1 Praise God in his holy temple; praise the LORD in heavens high. 2 Praise him for his acts of power; praise him for his majesty. Praise him! Praise him! Praise him! Praise him! Praise him for his majesty.
3 Praise him with the sounding trumpet; praise him with the harp and lute. 4 Praise with tambourine and dancing, praise him with the strings and flute. Praise him! Praise him! Praise him! Praise him! Praise him with the strings and flute.
5 Praise him with the clash of cymbals; with loud cymbals praise accord. 6 Praise him, everything that’s breathing! Hallelujah! Praise the LORD! Praise him! Praise him! Praise him! Praise him! Hallelujah! Praise the LORD!
You can hear a Free Church of Scotland congregation the second two verses to the tune Praise My Soul the King of Heaven here.
This call to unstinted praise of God is brief and heartfelt. Gone are the calls to obedience, the complaints, the lamentations, and the questions which have characterised so many of the preceding Psalms. In their place, we have the call to recognise God as worthy of all the adoration and love our hearts can muster. We are to mirror here on earth the ceaseless praise of the heavenly host.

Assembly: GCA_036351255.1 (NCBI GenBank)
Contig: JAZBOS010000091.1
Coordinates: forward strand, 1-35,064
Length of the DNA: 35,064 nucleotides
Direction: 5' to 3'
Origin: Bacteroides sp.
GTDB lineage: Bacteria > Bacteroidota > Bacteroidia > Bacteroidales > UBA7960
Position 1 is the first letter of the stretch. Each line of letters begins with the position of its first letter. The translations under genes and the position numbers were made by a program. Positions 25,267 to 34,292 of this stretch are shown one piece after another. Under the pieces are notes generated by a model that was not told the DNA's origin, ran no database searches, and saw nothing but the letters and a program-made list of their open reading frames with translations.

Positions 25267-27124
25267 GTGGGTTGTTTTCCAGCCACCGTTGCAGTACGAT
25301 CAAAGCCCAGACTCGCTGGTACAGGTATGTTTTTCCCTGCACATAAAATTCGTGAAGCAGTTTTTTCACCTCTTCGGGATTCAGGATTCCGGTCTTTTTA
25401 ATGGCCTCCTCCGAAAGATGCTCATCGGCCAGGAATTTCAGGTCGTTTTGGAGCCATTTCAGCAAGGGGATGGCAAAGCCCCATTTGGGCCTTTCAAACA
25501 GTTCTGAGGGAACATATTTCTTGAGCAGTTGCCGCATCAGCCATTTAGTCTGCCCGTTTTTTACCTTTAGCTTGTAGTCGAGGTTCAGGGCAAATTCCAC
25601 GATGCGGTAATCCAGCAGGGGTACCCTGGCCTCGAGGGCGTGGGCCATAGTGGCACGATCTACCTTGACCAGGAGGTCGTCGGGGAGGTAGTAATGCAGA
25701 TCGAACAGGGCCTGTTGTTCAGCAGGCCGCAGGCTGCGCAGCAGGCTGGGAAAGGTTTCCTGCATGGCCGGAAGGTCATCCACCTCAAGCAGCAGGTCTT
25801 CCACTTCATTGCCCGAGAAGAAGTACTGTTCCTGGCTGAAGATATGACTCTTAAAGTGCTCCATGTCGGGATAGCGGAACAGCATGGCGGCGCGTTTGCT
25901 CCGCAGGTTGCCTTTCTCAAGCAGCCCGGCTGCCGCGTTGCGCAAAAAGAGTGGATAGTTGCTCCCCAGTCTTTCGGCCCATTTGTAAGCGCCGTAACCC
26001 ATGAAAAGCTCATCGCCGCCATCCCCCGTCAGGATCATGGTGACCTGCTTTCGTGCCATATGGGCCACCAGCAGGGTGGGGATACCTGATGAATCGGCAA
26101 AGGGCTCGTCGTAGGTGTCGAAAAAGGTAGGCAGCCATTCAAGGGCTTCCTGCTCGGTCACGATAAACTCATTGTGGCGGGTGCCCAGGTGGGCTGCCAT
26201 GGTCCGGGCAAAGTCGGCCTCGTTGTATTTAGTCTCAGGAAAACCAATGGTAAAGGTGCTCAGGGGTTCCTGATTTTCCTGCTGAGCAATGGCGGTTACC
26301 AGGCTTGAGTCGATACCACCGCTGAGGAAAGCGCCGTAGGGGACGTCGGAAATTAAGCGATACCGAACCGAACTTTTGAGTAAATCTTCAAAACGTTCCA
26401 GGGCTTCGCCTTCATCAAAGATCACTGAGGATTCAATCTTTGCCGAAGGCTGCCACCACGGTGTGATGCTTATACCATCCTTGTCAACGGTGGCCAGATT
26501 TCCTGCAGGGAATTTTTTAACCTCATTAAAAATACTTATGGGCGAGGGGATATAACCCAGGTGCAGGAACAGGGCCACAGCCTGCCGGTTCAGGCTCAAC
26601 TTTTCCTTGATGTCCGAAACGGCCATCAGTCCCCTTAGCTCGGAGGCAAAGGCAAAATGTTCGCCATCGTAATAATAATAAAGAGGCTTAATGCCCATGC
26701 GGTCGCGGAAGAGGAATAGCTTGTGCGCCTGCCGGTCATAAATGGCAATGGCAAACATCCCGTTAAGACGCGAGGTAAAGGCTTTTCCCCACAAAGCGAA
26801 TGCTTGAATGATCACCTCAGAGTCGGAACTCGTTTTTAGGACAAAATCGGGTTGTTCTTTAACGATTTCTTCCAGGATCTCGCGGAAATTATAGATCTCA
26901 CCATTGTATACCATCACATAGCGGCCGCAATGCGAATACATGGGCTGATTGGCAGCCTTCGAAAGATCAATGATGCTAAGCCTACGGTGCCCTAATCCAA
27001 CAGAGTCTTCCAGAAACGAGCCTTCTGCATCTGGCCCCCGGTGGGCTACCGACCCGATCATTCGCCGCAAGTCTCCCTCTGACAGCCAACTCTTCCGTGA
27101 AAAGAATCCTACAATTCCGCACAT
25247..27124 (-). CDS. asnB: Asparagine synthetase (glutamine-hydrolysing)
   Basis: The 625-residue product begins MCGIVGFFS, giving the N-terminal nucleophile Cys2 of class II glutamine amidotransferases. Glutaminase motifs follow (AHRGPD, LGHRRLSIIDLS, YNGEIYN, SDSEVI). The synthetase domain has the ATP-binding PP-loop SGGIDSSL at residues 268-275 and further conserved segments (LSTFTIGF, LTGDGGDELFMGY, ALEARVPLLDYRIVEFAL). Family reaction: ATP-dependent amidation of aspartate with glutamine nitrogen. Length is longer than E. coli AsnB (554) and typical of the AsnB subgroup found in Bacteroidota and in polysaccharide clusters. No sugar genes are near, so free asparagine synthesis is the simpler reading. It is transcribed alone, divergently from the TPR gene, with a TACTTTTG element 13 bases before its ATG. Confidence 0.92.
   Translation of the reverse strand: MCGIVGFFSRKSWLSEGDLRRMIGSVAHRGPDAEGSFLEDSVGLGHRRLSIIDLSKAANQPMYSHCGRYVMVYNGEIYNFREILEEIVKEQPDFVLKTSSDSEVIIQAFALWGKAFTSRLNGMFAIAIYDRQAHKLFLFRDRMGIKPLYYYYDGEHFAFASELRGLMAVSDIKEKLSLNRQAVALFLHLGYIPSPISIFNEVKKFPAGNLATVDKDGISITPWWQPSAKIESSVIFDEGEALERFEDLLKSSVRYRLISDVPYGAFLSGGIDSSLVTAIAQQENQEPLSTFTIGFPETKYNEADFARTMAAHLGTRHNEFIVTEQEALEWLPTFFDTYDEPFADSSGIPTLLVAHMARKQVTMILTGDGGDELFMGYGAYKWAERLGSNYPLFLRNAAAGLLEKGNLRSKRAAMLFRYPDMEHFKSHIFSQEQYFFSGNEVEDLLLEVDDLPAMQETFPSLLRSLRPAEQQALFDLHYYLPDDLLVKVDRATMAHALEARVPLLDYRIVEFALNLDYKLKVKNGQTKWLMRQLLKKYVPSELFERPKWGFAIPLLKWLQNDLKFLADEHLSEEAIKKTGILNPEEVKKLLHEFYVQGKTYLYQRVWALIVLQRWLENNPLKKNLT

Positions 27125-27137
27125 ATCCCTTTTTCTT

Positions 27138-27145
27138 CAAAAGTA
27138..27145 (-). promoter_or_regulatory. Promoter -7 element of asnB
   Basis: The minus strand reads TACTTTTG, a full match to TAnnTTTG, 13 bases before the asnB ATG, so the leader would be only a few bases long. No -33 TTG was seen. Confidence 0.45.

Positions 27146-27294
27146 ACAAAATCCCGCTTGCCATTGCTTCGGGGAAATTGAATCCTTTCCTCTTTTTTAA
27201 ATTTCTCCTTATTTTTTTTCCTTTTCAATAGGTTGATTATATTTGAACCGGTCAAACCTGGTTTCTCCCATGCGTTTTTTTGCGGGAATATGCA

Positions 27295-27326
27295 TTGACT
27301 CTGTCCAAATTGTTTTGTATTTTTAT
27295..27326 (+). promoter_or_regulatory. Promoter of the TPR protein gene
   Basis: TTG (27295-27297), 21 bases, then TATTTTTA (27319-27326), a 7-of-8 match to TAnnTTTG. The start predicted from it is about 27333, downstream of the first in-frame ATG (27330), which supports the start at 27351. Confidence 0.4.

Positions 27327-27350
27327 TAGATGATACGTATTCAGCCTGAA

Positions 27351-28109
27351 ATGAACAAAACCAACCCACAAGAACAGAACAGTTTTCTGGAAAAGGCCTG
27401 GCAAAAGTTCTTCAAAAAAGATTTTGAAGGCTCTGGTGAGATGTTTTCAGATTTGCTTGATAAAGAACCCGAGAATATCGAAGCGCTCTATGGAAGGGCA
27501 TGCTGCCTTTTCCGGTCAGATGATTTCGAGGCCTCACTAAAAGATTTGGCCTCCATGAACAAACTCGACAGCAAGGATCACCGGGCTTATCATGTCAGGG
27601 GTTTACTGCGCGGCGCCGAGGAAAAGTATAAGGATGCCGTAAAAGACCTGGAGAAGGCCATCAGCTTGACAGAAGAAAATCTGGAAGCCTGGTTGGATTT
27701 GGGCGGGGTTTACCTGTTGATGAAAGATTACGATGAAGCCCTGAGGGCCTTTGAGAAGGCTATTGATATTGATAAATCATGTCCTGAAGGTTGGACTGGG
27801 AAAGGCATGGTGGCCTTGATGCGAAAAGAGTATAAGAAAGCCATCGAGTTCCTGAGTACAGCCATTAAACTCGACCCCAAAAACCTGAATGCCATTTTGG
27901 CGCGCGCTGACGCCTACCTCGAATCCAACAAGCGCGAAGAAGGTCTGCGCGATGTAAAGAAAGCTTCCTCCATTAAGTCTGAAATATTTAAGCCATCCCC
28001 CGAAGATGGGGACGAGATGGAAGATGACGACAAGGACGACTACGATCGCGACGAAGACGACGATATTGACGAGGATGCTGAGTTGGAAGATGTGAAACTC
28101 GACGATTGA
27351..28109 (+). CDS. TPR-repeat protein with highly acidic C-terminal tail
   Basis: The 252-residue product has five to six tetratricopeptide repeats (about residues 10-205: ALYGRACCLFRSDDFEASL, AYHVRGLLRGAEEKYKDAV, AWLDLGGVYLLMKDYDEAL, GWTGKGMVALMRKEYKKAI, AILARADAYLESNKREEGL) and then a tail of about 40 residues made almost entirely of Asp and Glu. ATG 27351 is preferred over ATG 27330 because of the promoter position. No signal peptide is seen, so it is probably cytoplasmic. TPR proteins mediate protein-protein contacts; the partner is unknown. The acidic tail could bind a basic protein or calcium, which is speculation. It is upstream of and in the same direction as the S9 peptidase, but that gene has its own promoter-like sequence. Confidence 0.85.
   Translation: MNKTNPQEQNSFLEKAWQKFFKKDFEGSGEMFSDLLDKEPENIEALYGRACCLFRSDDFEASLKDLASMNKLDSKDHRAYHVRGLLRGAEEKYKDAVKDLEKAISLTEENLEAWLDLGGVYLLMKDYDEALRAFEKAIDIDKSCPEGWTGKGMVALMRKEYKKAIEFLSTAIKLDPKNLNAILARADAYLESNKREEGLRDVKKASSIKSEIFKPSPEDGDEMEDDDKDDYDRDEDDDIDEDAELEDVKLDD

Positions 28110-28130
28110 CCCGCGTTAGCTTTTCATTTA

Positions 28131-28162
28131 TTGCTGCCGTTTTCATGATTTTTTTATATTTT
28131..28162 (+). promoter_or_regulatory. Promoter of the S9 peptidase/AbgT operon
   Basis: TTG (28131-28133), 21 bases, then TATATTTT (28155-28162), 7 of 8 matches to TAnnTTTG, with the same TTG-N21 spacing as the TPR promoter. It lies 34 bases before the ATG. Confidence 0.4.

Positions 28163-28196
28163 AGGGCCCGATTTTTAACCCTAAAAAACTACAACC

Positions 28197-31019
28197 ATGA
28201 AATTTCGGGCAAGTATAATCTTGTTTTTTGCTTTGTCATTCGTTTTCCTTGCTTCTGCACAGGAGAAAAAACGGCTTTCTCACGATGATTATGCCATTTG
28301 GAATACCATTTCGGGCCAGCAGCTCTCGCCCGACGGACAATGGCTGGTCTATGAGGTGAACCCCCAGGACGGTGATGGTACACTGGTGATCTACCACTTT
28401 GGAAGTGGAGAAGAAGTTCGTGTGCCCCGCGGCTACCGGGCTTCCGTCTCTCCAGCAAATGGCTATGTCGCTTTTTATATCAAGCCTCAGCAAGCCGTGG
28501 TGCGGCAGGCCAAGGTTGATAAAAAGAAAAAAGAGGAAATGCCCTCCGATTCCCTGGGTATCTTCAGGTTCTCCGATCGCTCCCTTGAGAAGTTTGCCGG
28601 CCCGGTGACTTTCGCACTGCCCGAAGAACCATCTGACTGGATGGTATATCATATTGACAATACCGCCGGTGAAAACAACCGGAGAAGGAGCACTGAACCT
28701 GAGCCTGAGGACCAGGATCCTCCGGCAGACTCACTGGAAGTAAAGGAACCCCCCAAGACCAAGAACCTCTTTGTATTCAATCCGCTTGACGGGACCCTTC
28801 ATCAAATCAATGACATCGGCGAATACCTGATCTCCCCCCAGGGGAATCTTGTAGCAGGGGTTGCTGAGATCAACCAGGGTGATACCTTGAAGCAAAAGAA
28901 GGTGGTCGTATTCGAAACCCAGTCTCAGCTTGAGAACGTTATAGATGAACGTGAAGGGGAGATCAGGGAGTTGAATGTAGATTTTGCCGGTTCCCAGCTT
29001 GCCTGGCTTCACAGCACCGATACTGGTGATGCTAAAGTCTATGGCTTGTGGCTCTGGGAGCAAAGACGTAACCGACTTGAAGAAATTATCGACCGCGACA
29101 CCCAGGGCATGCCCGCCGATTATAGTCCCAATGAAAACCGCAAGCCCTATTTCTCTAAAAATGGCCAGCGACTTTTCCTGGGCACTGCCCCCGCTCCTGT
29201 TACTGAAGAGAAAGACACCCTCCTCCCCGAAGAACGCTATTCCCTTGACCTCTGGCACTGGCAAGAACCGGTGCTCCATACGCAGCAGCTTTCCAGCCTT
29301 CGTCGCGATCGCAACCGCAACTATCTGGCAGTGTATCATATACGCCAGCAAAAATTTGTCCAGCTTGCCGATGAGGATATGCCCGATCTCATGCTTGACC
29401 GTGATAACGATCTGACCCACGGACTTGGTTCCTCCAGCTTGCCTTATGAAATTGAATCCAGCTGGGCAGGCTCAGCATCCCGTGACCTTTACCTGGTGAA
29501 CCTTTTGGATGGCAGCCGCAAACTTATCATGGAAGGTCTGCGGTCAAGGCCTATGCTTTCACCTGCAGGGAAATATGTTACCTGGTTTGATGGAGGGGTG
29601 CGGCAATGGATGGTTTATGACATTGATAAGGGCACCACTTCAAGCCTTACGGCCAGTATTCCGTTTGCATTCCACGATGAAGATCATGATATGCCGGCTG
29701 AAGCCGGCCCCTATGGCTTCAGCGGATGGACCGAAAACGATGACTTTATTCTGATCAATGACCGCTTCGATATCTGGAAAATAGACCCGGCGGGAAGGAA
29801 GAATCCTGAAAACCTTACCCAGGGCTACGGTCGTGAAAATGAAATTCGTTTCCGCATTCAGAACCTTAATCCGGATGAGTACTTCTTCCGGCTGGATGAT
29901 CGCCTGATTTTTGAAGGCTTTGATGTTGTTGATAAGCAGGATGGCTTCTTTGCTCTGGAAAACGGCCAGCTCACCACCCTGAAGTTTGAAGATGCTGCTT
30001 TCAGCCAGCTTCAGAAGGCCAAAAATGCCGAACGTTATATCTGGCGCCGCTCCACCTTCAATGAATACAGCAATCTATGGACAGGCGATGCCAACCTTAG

What an array of musical instruments, wind, string and percussion, the Psalm gathers to praise God; and dancing too is encouraged. Temple worship in the days of the Psalms must have been noisy and enthusiastic. Not quite URC style is it?
In between the drama of Psalm 1 and Psalm 150 there lies the lived life of faith, in all its innocence, hurt, doubts, suffering, gratitude and joy. The Psalms are among the most honest and unflinching testimonies to the life of faith in Israel. There’s no smooth progression from faith’s mighty struggles, to the pean of praise urged in Psalm 150. There’s an ebb and flow to faith. For those of us engaged in the life of faith, the psalms ring true to life. Indeed it may be true that only those who are scarred by the battles of faith are capable of fully opening their hearts, minds and voices to the untrammelled praise of the one who is worthy of all praise, God our maker. Let the music commence!
We would be open, gracious God, to moments of respite from our doubts and struggles, when your Spirit penetrates our lives in such a way that all we can do is worship you, as our hearts lift up in pure adoration and praise. For such openness we pray in the name of your well beloved Son our Saviour Jesus Christ Amen
The Rev’d John A Young, retired URC minister of Scottish Synod, member of Giffnock URC
Sing Psalms! (C) The Worship and Psalmody Committee of the Free Church of Scotland